Heavily polluted River Dayi dying

BY: Jemima Achivors
The newly inaugurated River Guards removing some debris from the river
The newly inaugurated River Guards removing some debris from the river

The level of water in River Dayi in the Hohoe municipality of the Volta Region is reducing and concerned residents have urgently called for stringent measures to restore the water body to its former state.

One of the factors contributing to the drying up of the river is the pollution by plastic waste as a result of indiscriminate dumping of refuse into it.

A section of the river is so choked with plastic bottles that it can literally support human weight as the bottles now serve as a makeshift bridge across the river.

These plastics, apart from degrading the water quality with toxic compounds, could also end up harming human and animal health.

As a result of the pollution, the freshwater, which used to be home to different types of fish including Tilapia, now has a depleted fish stock.

Activities such as indiscriminate sand winning, illegal constructions, refuse dumping, farming activities and their attendant agro-chemical use all close to the river, have contributed immensely to the current state of the water source.

Also, while some residents indiscriminately channel their sewage into the river, several shade trees, along the river, have also been cut down.

Most of these activities conducted close to the river are illegal and contravene regulations that prohibit human activities within 50 metres of river banks.


The Gbi communities along the River Dayi are beginning to feel the impact of the negative activities.  There are fears that the dwindling level of the water could affect recreational activities including tourism at Torfonufe (the Talking River).

Furthermore, despite the ever-increasing population, the water treatment plant in Hohoe is unable to exceed its full capacity of 500,000 gallons of water supply a day to the municipality.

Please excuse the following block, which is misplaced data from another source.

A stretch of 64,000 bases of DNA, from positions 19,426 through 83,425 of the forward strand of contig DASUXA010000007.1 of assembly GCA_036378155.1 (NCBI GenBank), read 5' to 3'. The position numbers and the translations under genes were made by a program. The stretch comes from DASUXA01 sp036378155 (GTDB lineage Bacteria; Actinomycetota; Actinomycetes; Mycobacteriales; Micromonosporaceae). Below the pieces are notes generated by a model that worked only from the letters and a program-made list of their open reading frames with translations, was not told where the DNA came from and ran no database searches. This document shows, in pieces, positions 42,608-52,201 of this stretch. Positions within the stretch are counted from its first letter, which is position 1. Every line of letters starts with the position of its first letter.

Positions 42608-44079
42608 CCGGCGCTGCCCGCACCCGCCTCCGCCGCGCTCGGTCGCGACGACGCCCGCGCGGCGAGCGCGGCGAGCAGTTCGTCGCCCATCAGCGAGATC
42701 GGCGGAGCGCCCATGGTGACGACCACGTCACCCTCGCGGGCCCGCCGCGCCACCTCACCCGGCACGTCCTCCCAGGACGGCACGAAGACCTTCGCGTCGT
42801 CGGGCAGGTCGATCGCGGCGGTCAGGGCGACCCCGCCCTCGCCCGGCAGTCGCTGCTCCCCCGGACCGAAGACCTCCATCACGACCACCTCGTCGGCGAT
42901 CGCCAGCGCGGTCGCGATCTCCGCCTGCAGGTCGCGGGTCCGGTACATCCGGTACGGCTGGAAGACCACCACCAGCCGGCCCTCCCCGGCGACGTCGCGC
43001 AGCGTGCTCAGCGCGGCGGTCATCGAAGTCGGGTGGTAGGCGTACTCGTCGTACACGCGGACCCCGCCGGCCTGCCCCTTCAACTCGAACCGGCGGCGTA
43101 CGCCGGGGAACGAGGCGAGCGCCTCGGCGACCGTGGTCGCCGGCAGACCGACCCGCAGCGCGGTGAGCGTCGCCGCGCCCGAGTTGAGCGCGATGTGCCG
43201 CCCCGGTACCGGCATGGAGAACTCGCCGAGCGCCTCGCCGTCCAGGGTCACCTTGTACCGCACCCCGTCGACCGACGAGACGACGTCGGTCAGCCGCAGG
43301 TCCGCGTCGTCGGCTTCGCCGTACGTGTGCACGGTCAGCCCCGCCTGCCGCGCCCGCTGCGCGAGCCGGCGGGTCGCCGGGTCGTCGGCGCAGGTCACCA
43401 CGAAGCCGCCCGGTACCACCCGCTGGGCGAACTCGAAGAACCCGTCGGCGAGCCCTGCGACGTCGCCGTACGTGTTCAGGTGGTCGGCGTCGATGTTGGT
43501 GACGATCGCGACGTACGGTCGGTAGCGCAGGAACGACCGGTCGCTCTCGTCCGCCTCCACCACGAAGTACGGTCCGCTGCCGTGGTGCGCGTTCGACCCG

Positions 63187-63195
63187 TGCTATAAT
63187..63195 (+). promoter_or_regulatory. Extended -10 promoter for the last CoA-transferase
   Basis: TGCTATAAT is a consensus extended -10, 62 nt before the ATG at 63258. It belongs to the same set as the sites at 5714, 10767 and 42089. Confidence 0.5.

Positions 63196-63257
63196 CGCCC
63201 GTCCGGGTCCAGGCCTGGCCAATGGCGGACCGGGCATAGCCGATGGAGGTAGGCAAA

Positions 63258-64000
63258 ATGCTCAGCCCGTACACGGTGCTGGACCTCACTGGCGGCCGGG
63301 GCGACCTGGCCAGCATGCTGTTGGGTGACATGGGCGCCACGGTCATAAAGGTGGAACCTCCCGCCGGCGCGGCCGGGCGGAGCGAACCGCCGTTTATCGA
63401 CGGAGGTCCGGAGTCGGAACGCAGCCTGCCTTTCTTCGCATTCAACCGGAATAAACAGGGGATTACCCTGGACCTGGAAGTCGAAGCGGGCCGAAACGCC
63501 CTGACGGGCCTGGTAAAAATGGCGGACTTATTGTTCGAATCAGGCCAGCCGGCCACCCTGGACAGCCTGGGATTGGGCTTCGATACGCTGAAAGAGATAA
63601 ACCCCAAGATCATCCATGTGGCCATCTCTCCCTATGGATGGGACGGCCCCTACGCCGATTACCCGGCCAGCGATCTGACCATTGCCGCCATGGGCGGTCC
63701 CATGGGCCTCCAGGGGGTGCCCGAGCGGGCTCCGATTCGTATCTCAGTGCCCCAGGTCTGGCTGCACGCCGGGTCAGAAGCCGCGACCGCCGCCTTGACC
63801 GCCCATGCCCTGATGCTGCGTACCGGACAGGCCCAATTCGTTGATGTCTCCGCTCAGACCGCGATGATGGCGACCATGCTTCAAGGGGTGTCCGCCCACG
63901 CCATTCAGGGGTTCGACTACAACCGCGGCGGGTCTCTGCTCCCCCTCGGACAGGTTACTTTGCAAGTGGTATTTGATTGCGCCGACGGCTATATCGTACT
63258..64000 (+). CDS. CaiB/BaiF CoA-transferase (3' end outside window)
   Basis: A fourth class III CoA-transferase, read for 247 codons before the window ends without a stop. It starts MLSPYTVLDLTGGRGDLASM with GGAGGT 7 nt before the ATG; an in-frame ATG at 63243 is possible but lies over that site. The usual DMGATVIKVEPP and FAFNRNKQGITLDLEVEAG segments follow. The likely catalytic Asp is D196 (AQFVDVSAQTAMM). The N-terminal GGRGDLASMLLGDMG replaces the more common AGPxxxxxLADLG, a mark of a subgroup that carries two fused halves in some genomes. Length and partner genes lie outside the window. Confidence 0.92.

This leaves some residents with no other option but to resort to untreated water from the river. Commercial water suppliers have also been cashing in on the situation. A resident of Gbi-Wegbe, Ms Josephine Kunuya, said she spent at least GH¢100 weekly for water supply from River Dayi to augment the irregular flow from the taps.

The low quality of water from the river is not able to complement the inadequate treated water from the pump, leading to growing fears of water-borne diseases among residents.

The Assembly member for the area, Mr Patrick Dzandu, who spoke to the Daily Graphic, said the situation was dire and called for an expansion of the Hohoe treatment plant so that it could adequately serve the increasing population.

Some residents fetching water for their daily use from the river


There, however, seems to be light at the end of the tunnel to curtail the current challenges. A 30-member team, made up of youth from the various Gbi communities, have been engaged as river guards to restore the river to its former glory. The team has so far started clearing the river of debris from Lolobi and will end downstream at Gbi-Godenu.

The team will, among other measures, sieve all major drainages to prevent debris from entering the river.

The team will also safeguard the river banks to ensure an enforcement of environmental laws. A motion is, however, in force to plant 150,000 trees along the river banks in the next one year.

The Chief Director at the Ministry of Lands and Natural Resources, Prof. Patrick Agbesinayle, a champion of the initiatives, said despite the measures put in place, there was still the need for law enforcement agencies to complement the efforts of the river guards.

He expressed concern about the insanitary conditions of the river and called for concerted education on sanitation which should be complemented with the provision of logistics, including dustbins to communities in the area.

So far, the municipal assembly and the municipal office of the National Disaster Management Organisation have pledged their support to the cause, including destroying structures that have been sited close to the river, in contravention of the 50-metre rule.

The Chief of Gbi Atabu, Togbe Adzofusu IV, commended the team for their efforts so far and indicated that water was vital to the existence of life and as such, its absence led to several challenges. He said it was laudable that the challenges were receiving attention.